Growing up in California, we didn't really have much in the way of summer storms. I mean, we didn't really have much in the way of ANY storms, but especially not the crazy summer ones that seem to happen almost everywhere else. I mean, I remember when I was younger and there would be thunder and lightning, we would actually sit at the window and watch it, because it was such a novelty. And then I moved to Utah and it became a bit more commonplace. And now, like my sister in North Carolina, I'm trying to get used to the East coast weather shenanigans.
This picture was taken (not by me, unfortunately) during a storm on Sunday night, with lightning seeming to strike the Empire State Building.
Last night I went with some friends to the Death Cab for Cutie concert in Brooklyn. The venue was the McCarren Park Pool, which is actually a gigantic public pool that's been drained. It was a very cool venue, and the band was great.
A little over an hour into their set, however, things start to get dicey. The wind starts picking up, and we realize that the intermittent flashes of light are not just from cameras - we are in for another storm. The band looks more and more uneasy as their long emo hair is whipped around by the wind, and the huge lights above the stage begin swinging menacingly. The band finishes a song and exits the stage and moments later, a guy comes out and announces that it's too dangerous for the band to keep playing, and everyone should go home. The crowd seems near a riot, but honestly, there's no way I would want to be up there with the swinging lights of death.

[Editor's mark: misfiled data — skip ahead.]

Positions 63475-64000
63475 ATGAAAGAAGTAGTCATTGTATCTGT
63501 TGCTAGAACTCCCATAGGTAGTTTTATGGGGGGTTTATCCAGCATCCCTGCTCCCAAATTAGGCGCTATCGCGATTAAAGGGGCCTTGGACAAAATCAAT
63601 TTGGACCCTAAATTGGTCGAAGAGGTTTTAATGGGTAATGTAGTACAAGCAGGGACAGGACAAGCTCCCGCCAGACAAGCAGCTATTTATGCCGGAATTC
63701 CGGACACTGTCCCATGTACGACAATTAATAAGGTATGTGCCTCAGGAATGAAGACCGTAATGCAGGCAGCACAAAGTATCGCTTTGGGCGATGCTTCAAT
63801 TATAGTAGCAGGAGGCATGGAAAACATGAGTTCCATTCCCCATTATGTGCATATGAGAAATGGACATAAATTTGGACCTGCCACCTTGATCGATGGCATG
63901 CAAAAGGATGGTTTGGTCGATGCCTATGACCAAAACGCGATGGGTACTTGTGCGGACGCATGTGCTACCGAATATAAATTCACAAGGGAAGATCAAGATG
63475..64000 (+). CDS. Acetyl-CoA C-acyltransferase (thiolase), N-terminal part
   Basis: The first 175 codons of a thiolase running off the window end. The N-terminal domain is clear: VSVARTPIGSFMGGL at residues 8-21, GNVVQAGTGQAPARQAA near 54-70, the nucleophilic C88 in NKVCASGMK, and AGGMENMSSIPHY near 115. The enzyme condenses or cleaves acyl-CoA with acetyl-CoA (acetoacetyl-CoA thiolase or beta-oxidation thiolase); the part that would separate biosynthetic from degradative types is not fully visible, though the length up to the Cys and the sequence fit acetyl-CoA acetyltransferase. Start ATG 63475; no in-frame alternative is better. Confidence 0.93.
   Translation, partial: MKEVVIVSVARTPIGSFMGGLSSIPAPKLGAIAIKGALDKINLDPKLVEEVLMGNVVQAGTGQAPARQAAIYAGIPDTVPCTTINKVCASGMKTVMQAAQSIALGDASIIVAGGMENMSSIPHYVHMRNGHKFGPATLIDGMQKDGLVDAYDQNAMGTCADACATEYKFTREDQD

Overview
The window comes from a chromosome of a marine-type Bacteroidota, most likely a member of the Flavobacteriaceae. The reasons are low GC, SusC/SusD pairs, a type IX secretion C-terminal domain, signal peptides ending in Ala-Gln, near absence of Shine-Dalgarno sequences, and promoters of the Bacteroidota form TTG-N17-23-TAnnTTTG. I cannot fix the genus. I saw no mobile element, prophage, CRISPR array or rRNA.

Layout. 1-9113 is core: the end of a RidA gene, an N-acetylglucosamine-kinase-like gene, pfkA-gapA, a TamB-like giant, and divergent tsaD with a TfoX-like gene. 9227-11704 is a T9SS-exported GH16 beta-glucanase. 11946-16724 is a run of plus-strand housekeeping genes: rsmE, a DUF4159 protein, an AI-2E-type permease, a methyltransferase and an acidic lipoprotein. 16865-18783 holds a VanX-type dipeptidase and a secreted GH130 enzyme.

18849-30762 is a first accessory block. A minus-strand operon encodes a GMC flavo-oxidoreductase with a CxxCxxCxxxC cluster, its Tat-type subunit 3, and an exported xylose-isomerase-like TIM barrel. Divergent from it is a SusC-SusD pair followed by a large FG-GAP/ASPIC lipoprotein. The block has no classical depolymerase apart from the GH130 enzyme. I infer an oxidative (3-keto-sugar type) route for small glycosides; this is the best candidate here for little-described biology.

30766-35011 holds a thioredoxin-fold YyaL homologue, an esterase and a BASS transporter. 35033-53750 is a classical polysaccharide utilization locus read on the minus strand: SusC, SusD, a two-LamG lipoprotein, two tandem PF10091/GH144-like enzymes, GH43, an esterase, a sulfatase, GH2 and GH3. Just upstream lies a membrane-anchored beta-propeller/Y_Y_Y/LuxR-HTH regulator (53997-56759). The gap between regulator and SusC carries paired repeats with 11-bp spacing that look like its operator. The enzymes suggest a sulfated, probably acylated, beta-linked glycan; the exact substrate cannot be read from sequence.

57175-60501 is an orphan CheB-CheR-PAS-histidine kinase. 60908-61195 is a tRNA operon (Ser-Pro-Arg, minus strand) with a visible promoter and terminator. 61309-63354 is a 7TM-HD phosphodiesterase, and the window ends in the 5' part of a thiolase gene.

So the thousands of fans herd towards the venue's exits, climbing and pulling each other over railings and up the walls of the pool rather than wait in line for the stairs. By this point, the wind reaches a gale force, and dust and debris are being blown everywhere, including into our eyes. As we crowd through the exit, thunder and lightning rage overhead, and the mob mentality combined with the extreme weather conditions causes people to shriek and squeal at random.
The masses cut through the park toward the subway as the intervals between lightning and thunder grow shorter and shorter. Suddenly, a lightning bolt flashes in unison with a deafening roll of thunder, and mass hysteria breaks out as huge drops of rain come in a torrential downpour. People are running, girls are screaming, and I almost lose my flip flop as we sprint for the subway station. It's pointless, though, as we are all drenched to the skin in less than a minute, and there is a line up to the street to get down into the station anyway. Somehow everyone crowds inside - a steamy, sopping mass moving like cattle through the three turnstiles - and as our clothes and hair drip generously onto the platform we are forced to admit that that was actually kind of fun.